Date of Defense:
May 20, 2011
In many schools across the country “zero tolerance” disciplinary policies rely on suspensions and expulsions to prevent violence and maintain security. Critics of these policies argue that they do not address causal factors and restrict administrators’ options, often leading to punishment that is inequitable. Some schools are turning to alternative models for discipline, intended to keep students in class and avoid the negative outcomes related to suspension and expulsion. One such alternative is a disciplinary policy based on a restorative justice framework designed to hold a student accountable for his/her actions while acknowledging the student’s individual circumstances. Since 2008, Minneapolis Public Schools has offered restorative justice services as an alternative to suspensions, in partnership with community organizations such as the Legal Rights Center of Minneapolis.
This technical report summarizes the pilot evaluation of the Family and Youth Restorative Conference Program (RCP), implemented by Legal Rights Center staff in conjunction with MPS staff. The evaluation design of the RCP consisted of pre-and post-conference surveys of student participants that assessed student outcomes related to satisfaction, awareness of community supports, positive communication with family members, increased levels of connection to school and problem solving, and reducing levels of problematic behavior at school. Key informant interviews with Minneapolis public school administrators assessed program implementation and conference processes.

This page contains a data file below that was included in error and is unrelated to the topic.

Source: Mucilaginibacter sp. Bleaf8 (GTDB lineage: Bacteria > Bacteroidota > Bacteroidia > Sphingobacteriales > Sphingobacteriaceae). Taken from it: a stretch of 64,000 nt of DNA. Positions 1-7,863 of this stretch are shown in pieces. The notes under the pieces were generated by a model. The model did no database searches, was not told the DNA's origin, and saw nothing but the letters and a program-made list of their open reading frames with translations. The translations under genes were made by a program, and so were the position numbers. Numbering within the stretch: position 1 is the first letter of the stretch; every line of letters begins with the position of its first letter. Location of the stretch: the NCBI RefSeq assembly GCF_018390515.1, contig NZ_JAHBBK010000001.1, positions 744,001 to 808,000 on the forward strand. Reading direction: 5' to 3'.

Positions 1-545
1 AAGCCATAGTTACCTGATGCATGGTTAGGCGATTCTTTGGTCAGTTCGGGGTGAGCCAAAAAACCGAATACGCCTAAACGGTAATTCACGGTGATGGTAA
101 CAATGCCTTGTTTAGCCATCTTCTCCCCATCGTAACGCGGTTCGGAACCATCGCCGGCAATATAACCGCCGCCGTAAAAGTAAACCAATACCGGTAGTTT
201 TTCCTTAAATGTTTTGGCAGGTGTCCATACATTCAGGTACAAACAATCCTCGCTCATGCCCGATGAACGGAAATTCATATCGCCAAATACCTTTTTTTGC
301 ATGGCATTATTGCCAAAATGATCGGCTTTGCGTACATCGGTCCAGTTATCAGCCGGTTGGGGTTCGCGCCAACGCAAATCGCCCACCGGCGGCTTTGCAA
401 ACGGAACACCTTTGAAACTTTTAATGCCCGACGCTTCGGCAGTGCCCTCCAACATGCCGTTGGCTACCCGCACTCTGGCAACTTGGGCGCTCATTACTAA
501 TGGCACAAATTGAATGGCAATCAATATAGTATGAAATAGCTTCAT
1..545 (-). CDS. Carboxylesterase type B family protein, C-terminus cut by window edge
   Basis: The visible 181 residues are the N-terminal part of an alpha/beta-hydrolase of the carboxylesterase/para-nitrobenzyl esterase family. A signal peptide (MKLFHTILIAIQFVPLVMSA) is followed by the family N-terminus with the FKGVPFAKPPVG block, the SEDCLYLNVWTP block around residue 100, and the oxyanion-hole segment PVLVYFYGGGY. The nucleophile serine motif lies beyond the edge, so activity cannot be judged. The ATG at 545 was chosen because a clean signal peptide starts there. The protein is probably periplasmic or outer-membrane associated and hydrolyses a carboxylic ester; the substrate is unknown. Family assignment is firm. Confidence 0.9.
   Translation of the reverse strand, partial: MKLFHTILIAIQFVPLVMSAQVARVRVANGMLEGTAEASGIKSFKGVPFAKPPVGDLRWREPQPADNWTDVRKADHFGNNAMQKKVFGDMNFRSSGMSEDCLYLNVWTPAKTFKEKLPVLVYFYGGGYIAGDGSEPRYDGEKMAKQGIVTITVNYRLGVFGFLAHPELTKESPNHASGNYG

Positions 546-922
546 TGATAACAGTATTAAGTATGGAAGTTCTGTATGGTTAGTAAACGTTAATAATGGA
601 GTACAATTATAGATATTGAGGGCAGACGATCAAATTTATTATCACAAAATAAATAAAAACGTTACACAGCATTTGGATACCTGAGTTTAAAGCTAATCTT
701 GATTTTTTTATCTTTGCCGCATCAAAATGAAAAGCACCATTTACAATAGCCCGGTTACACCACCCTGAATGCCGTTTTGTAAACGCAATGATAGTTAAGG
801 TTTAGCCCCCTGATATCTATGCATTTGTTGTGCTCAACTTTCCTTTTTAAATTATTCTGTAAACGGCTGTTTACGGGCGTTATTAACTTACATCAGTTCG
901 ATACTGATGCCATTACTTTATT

Results from initial analysis of student outcomes were generally positive, although due to small sample size, few self-reported behavioral changes were statistically significant. High levels of satisfaction with the program were reported. Reports from key informant interviews indicated positive regard for restorative practices in schools but identified areas for program improvement. Overall, it seems that student participation, and to a lesser extent family members and school participation, in the RCP is a positive experience, but further research and data on behavioral outcomes is needed.